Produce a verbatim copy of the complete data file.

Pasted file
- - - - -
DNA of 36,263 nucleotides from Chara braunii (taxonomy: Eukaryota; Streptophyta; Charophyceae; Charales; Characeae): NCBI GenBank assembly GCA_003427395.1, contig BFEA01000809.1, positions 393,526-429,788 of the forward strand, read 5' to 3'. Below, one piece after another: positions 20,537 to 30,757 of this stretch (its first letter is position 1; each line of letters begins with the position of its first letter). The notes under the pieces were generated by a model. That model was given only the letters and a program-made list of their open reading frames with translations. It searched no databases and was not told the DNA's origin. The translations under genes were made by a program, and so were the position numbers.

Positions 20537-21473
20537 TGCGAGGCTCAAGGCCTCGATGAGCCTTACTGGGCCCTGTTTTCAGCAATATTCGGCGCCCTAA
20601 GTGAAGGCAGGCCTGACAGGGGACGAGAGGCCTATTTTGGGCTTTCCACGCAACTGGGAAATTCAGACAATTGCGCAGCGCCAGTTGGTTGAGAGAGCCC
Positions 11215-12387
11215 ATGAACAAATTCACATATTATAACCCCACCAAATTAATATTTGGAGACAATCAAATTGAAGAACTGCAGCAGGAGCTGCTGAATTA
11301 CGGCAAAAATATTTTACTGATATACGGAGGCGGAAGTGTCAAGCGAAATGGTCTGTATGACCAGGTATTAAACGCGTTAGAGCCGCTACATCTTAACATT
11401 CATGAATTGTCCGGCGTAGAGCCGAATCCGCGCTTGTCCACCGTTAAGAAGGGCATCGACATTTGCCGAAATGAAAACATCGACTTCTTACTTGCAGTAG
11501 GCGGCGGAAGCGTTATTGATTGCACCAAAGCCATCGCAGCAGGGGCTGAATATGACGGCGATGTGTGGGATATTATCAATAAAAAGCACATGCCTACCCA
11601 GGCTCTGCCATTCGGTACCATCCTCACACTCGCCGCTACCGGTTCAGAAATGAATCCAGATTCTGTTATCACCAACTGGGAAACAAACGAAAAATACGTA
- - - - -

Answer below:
DNA of 36,263 nucleotides from Chara braunii (taxonomy: Eukaryota; Streptophyta; Charophyceae; Charales; Characeae): NCBI GenBank assembly GCA_003427395.1, contig BFEA01000809.1, positions 393,526-429,788 of the forward strand, read 5' to 3'. Below, one piece after another: positions 20,537 to 30,757 of this stretch (its first letter is position 1; each line of letters begins with the position of its first letter). The notes under the pieces were generated by a model. That model was given only the letters and a program-made list of their open reading frames with translations. It searched no databases and was not told the DNA's origin. The translations under genes were made by a program, and so were the position numbers.

Positions 20537-21473
20537 TGCGAGGCTCAAGGCCTCGATGAGCCTTACTGGGCCCTGTTTTCAGCAATATTCGGCGCCCTAA
20601 GTGAAGGCAGGCCTGACAGGGGACGAGAGGCCTATTTTGGGCTTTCCACGCAACTGGGAAATTCAGACAATTGCGCAGCGCCAGTTGGTTGAGAGAGCCC
Positions 11215-12387
11215 ATGAACAAATTCACATATTATAACCCCACCAAATTAATATTTGGAGACAATCAAATTGAAGAACTGCAGCAGGAGCTGCTGAATTA
11301 CGGCAAAAATATTTTACTGATATACGGAGGCGGAAGTGTCAAGCGAAATGGTCTGTATGACCAGGTATTAAACGCGTTAGAGCCGCTACATCTTAACATT
11401 CATGAATTGTCCGGCGTAGAGCCGAATCCGCGCTTGTCCACCGTTAAGAAGGGCATCGACATTTGCCGAAATGAAAACATCGACTTCTTACTTGCAGTAG
11501 GCGGCGGAAGCGTTATTGATTGCACCAAAGCCATCGCAGCAGGGGCTGAATATGACGGCGATGTGTGGGATATTATCAATAAAAAGCACATGCCTACCCA
11601 GGCTCTGCCATTCGGTACCATCCTCACACTCGCCGCTACCGGTTCAGAAATGAATCCAGATTCTGTTATCACCAACTGGGAAACAAACGAAAAATACGTA